A party of English people are aboard the Euphrosyne, bound for South America. Among them is Rachel Vinrace, a young girl, innocent and wholly ignorant of the world of politics and society, books, sex, love and marriage. She is a free spirit half-caught, momentarily and passionately, by Terence Hewet, an aspiring writer who she meets in Santa Marina. But their engagement is to end abruptly, and tragically. Virginia Woolf's first novel, published in 1915, is a haunting exploration of a young woman's mind, signalling the beginning of her fascination with capturing the mysteries and complexities of the inner life.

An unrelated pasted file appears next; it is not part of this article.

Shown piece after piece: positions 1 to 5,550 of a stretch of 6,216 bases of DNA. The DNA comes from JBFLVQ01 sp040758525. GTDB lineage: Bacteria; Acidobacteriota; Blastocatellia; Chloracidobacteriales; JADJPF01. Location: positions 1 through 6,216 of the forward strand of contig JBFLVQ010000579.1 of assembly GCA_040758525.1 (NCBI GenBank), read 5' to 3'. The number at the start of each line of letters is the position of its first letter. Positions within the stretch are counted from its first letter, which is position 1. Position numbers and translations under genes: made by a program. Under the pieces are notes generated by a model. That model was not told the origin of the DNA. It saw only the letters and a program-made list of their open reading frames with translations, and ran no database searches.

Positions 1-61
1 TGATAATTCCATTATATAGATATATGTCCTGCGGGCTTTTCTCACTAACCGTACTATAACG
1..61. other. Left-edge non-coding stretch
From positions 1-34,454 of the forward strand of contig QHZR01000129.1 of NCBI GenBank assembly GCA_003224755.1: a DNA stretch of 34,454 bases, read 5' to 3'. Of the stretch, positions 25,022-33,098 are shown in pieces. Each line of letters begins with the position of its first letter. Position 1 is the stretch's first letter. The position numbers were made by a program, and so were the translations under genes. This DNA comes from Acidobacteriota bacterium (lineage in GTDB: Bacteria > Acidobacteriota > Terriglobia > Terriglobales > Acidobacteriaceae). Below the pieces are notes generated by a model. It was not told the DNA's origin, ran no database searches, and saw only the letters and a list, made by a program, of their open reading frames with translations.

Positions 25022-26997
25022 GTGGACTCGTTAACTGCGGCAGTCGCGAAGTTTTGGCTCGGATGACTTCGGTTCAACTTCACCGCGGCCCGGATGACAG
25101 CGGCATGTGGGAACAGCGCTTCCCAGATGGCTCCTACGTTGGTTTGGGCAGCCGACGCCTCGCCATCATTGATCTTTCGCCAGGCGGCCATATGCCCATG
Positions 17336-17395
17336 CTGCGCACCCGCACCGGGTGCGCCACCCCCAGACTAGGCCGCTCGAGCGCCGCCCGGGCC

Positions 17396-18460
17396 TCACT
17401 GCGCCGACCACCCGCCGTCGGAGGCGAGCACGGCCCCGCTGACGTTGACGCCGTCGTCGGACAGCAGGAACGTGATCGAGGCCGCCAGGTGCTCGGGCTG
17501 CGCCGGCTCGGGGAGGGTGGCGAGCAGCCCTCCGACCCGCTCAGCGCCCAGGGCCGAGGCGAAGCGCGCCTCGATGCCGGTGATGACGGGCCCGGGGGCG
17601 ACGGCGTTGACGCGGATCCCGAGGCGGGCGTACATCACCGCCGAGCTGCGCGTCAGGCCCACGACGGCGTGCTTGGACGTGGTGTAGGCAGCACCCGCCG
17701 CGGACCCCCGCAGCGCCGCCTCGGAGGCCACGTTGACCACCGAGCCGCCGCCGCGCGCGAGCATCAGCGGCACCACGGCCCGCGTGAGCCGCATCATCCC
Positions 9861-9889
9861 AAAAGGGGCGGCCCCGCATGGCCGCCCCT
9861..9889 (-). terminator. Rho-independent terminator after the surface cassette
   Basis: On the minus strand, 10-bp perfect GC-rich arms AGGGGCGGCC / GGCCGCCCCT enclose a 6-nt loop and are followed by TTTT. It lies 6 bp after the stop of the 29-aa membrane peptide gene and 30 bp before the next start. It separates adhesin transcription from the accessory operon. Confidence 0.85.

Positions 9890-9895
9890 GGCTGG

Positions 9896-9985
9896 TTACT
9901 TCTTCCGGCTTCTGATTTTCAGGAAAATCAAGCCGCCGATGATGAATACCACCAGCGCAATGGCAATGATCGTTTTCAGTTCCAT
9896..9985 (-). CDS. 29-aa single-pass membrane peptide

About the Author
Virginia Woolf was an influential English author best known for her involvement with the Bloomsbury Group, an association of intellectuals and artists including, John Maynard Keynes and E. M. Forster, who are credited with influencing early twentieth-century literature, criticism, and economics. Woolf became a prolific writer in between the two World Wars, and some of her most famous works, including Mrs. Dalloway and To the Lighthouse, are now among the most prominent English books of the modern period. A life-long sufferer of depression, Woolf was institutionalized numerous times before taking her own life in 1941.